Corticosteroids are used to treat many diseases and are prescribed by both specialists and general practitioners.
Long-term corticosteroid therapy can be complicated by severe, chronic and recurrent Central serous chorioretinopathy (CSCR) which is a problem that affects the macula (central portion of the retina) and occasionally retinal detachment. CSCR occurs when a small break forms in the pigment layer of the retina. This may result in permanent loss of vision. Serous detachment may occur between 6 days and 10 years after the start of steroid treatment. The higher the doses, the earlier the onset of eye disease with rapid onset of blurred vision. In some people symptoms disappear as the doses of steroid are reduced. Other individuals may require surgical treatment.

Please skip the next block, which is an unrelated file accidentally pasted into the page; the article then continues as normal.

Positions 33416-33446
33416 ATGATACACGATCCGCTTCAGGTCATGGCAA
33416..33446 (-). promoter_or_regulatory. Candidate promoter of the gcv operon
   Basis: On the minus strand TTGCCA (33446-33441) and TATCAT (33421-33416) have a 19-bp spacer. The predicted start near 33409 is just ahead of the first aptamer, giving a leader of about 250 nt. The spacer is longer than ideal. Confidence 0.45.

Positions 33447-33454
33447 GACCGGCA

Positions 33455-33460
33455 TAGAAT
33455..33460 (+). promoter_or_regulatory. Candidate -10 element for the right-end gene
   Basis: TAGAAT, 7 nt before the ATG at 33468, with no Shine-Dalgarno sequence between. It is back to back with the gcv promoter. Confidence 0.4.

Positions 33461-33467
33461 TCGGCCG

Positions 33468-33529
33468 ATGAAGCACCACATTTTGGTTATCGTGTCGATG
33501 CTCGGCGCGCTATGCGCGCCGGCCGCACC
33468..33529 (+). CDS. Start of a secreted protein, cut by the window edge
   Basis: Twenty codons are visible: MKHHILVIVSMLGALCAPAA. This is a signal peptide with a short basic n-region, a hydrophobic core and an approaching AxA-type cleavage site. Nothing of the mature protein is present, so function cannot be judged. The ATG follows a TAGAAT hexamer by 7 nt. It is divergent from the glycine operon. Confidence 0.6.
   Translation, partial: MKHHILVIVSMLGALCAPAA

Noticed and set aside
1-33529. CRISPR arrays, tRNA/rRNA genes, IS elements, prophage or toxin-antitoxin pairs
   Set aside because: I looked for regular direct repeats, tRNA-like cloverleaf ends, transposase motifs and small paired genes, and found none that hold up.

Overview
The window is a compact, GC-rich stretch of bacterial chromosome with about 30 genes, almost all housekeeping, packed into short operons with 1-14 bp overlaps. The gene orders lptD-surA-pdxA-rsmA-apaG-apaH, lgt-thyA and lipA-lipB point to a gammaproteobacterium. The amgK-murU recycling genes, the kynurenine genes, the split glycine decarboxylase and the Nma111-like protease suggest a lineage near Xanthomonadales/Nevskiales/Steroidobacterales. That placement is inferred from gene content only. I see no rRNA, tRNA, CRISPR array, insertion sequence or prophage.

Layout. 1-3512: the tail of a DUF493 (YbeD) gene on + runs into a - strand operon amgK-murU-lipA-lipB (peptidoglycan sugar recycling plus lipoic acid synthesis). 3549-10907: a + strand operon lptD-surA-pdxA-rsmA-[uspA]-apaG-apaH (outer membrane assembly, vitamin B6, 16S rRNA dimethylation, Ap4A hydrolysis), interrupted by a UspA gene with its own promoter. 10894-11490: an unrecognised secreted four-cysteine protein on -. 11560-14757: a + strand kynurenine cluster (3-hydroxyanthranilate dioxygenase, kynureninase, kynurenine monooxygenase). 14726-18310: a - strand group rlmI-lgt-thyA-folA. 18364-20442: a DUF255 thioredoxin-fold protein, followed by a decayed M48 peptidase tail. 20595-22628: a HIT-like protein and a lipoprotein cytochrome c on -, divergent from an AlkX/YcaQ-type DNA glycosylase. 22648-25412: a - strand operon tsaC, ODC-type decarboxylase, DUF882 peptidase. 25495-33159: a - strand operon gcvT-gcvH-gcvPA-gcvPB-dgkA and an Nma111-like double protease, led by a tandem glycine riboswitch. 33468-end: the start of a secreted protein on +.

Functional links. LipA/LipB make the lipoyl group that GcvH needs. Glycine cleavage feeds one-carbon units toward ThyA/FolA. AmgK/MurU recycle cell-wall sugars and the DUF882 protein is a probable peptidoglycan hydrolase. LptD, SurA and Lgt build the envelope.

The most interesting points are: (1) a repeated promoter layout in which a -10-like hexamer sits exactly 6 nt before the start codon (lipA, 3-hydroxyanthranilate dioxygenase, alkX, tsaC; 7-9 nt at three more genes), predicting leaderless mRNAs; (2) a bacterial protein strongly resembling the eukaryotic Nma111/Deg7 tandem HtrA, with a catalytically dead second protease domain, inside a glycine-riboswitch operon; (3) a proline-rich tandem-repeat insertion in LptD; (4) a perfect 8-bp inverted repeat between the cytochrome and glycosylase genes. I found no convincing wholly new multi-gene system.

Another potential ocular side effect of corticosteroid therapy is formation of glaucoma. This complication, which can cause blindness, is often only discovered at the end stage. It is advisable to have your eyes examined annually if you have a family history of glaucoma and are using steroids regularly in or around the eye. All people using steroids should consult their ophthalmologist speedily if visual symptoms occur.